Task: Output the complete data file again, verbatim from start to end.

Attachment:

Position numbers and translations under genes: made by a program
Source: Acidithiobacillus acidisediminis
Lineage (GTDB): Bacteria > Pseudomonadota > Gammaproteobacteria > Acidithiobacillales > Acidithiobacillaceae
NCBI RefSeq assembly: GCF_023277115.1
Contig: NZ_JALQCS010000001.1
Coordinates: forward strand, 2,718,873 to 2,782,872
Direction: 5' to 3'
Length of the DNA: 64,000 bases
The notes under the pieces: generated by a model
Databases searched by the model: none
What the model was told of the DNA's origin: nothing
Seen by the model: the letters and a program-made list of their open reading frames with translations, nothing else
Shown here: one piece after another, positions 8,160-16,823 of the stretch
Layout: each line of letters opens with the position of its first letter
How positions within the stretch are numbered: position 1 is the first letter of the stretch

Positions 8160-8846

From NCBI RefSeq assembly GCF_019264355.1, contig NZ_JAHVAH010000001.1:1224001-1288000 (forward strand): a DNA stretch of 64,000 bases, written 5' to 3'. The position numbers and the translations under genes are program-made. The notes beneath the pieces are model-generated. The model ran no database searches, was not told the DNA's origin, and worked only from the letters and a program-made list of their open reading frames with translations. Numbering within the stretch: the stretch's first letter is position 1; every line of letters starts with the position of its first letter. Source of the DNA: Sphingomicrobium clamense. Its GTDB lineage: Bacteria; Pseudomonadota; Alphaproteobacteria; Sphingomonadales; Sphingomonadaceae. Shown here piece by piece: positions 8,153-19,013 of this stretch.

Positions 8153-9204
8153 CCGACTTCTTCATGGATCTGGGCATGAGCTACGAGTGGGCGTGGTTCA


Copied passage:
Position numbers and translations under genes: made by a program
Source: Acidithiobacillus acidisediminis
Lineage (GTDB): Bacteria > Pseudomonadota > Gammaproteobacteria > Acidithiobacillales > Acidithiobacillaceae
NCBI RefSeq assembly: GCF_023277115.1
Contig: NZ_JALQCS010000001.1
Coordinates: forward strand, 2,718,873 to 2,782,872
Direction: 5' to 3'
Length of the DNA: 64,000 bases
The notes under the pieces: generated by a model
Databases searched by the model: none
What the model was told of the DNA's origin: nothing
Seen by the model: the letters and a program-made list of their open reading frames with translations, nothing else
Shown here: one piece after another, positions 8,160-16,823 of the stretch
Layout: each line of letters opens with the position of its first letter
How positions within the stretch are numbered: position 1 is the first letter of the stretch

Positions 8160-8846

From NCBI RefSeq assembly GCF_019264355.1, contig NZ_JAHVAH010000001.1:1224001-1288000 (forward strand): a DNA stretch of 64,000 bases, written 5' to 3'. The position numbers and the translations under genes are program-made. The notes beneath the pieces are model-generated. The model ran no database searches, was not told the DNA's origin, and worked only from the letters and a program-made list of their open reading frames with translations. Numbering within the stretch: the stretch's first letter is position 1; every line of letters starts with the position of its first letter. Source of the DNA: Sphingomicrobium clamense. Its GTDB lineage: Bacteria; Pseudomonadota; Alphaproteobacteria; Sphingomonadales; Sphingomonadaceae. Shown here piece by piece: positions 8,153-19,013 of this stretch.

Positions 8153-9204
8153 CCGACTTCTTCATGGATCTGGGCATGAGCTACGAGTGGGCGTGGTTCA